Confucian naming system

According to the chronicle "Samguk Sagi", family names were bestowed by kings upon their supporters. For example, in 33 CE, King Yuri gave the six headmen of Saro (later Silla) the names Lee (이), Bae (배), Choe (최), Jeong (정), Son (손) and Seol (설). However, this account is not generally credited by modern historians, who hold that Confucian-style surnames as above were more likely to have come into general use in the 5th and subsequent centuries, as the Three Kingdoms increasingly adopted the Chinese model. [Do (1999).]

Only a handful of figures from the Three Kingdoms period are recorded as having borne a courtesy name, such as Seol Chong. The custom only became widespread in the Goryeo period, as Confucianism took hold among the literati. [Naver Encyclopedia, 자 [字] . Seol Chong's courtesy name, Chongji (총지) is reported in the "Samguk Sagi", Yeoljeon 6, "Seol Chong." ] In 1055, Goryeo established a new law limiting access to the civil service exam to those with family names. [ [http://enc.daum.net/dic100/contents.do?query1=b17a3218a Daum 백과사전 : 이름 ] ]

For men of yangban rank, a complex system of alternate names had developed by the Joseon Dynasty. Peasants sometimes had only amyong throughout their lives. [ [http://enc.daum.net/dic100/contents.do?query1=b17a3218a Daum 백과사전 : 이름 ] ] A census taken in 1910, at the end of the Joseon Dynasty and the beginning of Japanese rule, a little more than half of the population did not have family names. [ [http://enc.daum.net/dic100/contents.do?query1=b17a3218a Daum 백과사전 : 이름 ] ]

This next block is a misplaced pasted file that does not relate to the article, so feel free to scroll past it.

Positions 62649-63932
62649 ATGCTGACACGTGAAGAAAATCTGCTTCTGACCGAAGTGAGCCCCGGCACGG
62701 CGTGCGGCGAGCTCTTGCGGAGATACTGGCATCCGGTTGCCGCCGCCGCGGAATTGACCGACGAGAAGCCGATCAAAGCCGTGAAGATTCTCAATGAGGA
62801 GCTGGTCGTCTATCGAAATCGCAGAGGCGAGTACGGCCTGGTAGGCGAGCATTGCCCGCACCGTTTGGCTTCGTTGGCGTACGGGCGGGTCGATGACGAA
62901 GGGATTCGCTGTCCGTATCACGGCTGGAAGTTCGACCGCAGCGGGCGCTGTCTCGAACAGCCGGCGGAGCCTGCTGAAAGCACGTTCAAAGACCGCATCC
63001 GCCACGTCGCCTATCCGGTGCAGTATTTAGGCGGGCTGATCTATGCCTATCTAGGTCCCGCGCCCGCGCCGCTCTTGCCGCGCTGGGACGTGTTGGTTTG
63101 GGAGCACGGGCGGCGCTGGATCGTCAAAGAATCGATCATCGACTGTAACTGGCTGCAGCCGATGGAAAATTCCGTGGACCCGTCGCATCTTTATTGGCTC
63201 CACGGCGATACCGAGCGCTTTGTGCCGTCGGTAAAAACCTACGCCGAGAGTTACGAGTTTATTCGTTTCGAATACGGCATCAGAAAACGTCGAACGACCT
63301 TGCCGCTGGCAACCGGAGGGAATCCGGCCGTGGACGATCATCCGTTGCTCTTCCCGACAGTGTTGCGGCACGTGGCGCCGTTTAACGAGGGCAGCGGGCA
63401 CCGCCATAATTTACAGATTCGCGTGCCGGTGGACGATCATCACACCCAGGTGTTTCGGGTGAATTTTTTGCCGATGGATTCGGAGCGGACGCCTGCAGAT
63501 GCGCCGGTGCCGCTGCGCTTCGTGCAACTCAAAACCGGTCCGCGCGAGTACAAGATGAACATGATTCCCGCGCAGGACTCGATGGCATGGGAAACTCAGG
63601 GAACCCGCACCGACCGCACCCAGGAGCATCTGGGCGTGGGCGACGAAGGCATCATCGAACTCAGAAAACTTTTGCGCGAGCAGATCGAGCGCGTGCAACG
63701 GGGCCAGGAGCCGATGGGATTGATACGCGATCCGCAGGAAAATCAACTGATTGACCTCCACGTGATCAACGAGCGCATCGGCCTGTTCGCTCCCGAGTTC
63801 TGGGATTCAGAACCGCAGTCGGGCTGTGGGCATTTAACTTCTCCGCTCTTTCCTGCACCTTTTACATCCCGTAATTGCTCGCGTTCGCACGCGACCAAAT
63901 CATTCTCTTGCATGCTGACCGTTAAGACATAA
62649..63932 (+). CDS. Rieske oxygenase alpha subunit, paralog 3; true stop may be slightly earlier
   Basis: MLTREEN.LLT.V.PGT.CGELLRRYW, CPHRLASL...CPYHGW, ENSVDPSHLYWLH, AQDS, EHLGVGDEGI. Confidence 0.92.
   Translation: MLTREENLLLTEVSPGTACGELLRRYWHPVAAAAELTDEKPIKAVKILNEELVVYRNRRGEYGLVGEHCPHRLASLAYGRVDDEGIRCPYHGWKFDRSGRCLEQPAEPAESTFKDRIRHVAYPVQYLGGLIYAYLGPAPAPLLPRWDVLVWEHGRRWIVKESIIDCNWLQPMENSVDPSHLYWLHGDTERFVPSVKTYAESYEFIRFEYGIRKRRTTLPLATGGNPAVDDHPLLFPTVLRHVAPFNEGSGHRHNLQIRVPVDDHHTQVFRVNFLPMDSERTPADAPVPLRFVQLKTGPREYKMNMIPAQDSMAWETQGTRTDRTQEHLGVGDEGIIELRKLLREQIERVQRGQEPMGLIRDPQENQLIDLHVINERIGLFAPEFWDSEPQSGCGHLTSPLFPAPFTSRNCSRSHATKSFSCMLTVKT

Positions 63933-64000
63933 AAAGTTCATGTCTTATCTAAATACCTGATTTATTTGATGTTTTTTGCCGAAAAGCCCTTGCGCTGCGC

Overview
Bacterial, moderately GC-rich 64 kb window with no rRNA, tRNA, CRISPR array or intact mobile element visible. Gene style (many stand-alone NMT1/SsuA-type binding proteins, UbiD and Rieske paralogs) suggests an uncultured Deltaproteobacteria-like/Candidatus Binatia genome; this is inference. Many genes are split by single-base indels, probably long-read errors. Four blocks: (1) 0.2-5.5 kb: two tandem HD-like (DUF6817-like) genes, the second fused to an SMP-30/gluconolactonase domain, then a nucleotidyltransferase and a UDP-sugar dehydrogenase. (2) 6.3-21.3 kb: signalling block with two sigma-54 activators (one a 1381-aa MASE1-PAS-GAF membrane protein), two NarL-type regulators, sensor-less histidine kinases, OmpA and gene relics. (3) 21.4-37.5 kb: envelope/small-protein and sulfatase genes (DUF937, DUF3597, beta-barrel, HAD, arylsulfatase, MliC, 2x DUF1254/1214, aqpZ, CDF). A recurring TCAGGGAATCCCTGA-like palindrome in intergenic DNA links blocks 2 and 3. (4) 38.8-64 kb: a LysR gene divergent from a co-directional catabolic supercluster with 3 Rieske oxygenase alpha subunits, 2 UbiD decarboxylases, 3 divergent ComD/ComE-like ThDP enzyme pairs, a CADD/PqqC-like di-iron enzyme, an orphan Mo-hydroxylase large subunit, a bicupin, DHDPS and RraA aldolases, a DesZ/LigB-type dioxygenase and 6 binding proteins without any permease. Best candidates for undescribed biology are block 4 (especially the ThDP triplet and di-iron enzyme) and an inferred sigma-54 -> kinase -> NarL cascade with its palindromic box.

Mongolian names

For a brief period after the Mongol invasion of Korea during the Goryeo Dynasty, Korean kings and aristocrats had both Mongolian and Sino-Korean names. The scions of the ruling class were sent to the Yuan court for schooling. [Lee (1984), p. 156.] For example, King Gongmin had both the Mongolian name Bayan Temür (伯顏帖木兒) and the Sino-Korean name Wang Gi (王祺) (later renamed Wang Jeon (王顓)). [Lee, Hong-jik (1983), p. 117.]

Japanification of names

During the period of Japanese colonial rule of Korea (1910–1945), Koreans were forced to adopt Japanese-language names. [U.S. Library of Congress, [http://countrystudies.us/south-korea/7.htm Korea Under Japanese Rule.] ]

In 1939, as part of Governor-General Jiro Minami's policy of cultural assimilation (同化政策; "dōka seisaku"), Ordinance No. 20 (commonly called the "Name Order", or "Sōshi-kaimei" (創氏改名) in Japanese) was issued, and became law in April 1940.Nahm (1996), p. 223. See also Empas, "창씨개명."] Although the Japanese Governor-General officially prohibited compulsion, low-level officials effectively forced Koreans to adopt Japanese-style family and given names. By 1944, approximately 84 percent of the population had registered Japanese family names.

"Sōshi" (Japanese) means the creation of a Japanese family name ("shi", Korean "ssi"), distinct from a Korean family name or "seong" (Japanese "sei"). Japanese family names represent the families they belong to and can be changed by marriage and other procedures, while Korean family names represent paternal linkages and are unchangeable. Japanese policy dictated that Koreans either could register a completely new Japanese family name unrelated to their Korean surname, or have their Korean family name, in Japanese form, automatically become their Japanese name if no surname was submitted before the deadline. [Empas,"창씨개명."]